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How to Get and Stay Out of Debt Despite Medical Setbacks (Deliveries from 4/1)

Hello. Welcome to the Roe Intense guide to getting and staying out of debt despite medical setbacks.

This 5 step process stinks. I’m speaking more about the challenge therein. You might say the same about the quality.

I’m serious about the challenge part. For the vast majority of Americans, medical setbacks are unwelcome surprises, not to mention three quarters of us live paycheck to paycheck and the average credit card debt per household is over 15 G’s.

These experiences are specific to myself and our family. I am sure it will be easy for you to relate. If not, just wait. Murphy loves you. Medical setbacks aren’t an ‘if.’ They are a ‘when.’

Let’s get started.

STEP 1: Wait for a medical setback to occur. (It won’t take long.)

Please note that this step is even more effective if you can pile your medical setbacks on top of tax and/or car repair setbacks.

I arrived at home on April Fool’s at around 7 PM from Nerd Job. It was my first Wednesday delivering pizzas, and yes I was late, but management was aware. (Cap’n let me switch my Tuesday shift to Wednesday. Our Church unit made a schedule change for youth activities.)  They’ve always been so accommodating.  

Several days prior, we found out that Ruth is going to need a $9,000 surgery for an epigastric hernia we were told a year ago she would grow out of.

We were already in possession of a medical setback when I set out to deliver cheesy gluten on Wednesday.

STEP 2: Pray for help with the setback. Or at least ask yourself over and over, “What am I going to do?”

I hurried about, getting ready to head out for deliveries. I took a few minutes to change clothes, kiss Amazewife, hug my kids, eat some stuff and use the restroom.  But I was tired. I felt sad. I felt determined to hit the streets, but still sad.

This sad feeling was being bolstered by my unconscious efforts at Step 2. But I didn’t find that out until Step 3 hit me.

STEP 3: Listen for impressions.

Whether you talk to God or yourself, someone is always listening. Take a minute to listen back.

With the wife kissed, clothes changed, kids hugged, stuff eaten and restroom used, I grabbed my keys. There by them on the console table sat my Bluetooth speaker from Christmas.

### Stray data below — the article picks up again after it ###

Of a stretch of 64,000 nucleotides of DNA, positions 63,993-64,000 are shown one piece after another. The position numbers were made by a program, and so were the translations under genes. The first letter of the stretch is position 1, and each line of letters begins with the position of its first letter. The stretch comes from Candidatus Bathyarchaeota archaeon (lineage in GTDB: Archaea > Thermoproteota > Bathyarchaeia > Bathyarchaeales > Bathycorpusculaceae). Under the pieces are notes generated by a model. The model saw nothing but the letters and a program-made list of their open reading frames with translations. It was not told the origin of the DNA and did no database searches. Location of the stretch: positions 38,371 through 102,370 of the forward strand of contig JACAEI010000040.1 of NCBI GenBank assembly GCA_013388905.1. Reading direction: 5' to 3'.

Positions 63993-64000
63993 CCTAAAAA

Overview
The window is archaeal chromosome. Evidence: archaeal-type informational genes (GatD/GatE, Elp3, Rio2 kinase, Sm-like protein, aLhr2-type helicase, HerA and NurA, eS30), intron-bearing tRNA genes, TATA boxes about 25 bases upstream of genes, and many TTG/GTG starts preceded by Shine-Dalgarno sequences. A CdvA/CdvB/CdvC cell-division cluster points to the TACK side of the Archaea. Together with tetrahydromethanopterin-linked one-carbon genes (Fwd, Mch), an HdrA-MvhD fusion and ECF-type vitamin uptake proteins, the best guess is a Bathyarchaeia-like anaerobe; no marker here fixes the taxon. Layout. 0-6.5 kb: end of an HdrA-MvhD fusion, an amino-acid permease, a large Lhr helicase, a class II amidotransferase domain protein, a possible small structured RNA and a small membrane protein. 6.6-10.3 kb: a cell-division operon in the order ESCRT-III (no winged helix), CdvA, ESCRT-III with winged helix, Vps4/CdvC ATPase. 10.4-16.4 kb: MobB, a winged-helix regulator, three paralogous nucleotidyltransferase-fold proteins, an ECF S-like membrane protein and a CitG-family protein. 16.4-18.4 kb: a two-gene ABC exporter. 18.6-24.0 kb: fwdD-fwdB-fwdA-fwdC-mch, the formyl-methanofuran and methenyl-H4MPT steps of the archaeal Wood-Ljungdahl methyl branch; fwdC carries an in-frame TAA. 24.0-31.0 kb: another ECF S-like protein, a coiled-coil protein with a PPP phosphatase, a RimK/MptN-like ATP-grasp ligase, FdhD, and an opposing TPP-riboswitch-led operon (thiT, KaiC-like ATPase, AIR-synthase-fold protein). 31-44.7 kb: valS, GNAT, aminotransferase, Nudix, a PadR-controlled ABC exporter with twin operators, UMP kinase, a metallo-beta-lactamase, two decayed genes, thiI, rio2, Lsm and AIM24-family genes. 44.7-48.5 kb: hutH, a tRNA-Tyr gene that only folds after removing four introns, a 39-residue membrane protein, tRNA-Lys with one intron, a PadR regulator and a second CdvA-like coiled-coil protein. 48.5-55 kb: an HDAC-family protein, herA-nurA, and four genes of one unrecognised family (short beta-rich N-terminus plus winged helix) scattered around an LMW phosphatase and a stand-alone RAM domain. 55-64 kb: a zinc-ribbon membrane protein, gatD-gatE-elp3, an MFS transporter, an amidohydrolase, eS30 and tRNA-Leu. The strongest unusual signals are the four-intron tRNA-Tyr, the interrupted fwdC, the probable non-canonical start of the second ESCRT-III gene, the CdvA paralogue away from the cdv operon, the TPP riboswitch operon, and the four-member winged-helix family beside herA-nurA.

It was not my intention to take that speaker with me, but the impressions that I got were too intense to ignore. Something in the back of my mind said, “Dude, take the speaker and listen to Dave Ramsey’s archived shows. You have a good chance of hearing something from a family in similar circumstances. At the very least you’ll get fired up about sound financial principles.”

That’s just a blurb. It was more than that. The impression to take the speaker was carried in on a wave of remembrance that made my slight depression apparent. I wanted answers. I’d been praying for help down inside. It was a reminder of those prayers and questions. It was a reminder of the need to look around a little. It was a description of Conference talks that would work instead of Dave Ramsey, but TAKE THE SPEAKER. TAKE IT.

What could it hurt?

STEP 4: Follow the impressions and work hard to stay on track.

I took the speaker.

Dave Ramsey was fired up after my before-work prayer on the road. I arrived and started delivering pizzas. I listened to the show from that day and heard a lot of great calls. People were wisely counseled as far as I could tell.

Storm clouds were gathering on the northwestern horizon. I could see lightning strikes while out delivering. It was really cool. As I wondered about the storm, I drew myself back into the show and listened to a Debt Free Scream by John and Lori.

I’ll sum up. John and Lori paid off $85,000 in two years and two months. They were on their way to Florida to celebrate with their kids.

When asked what happened two years and two months ago, they explained that they got married. After that marriage, John went full bore and decided they were going to achieve financial peace. He drew spreadsheets. Readied budgets. Got buy-in from his family.

Then, six months in, he had a stroke.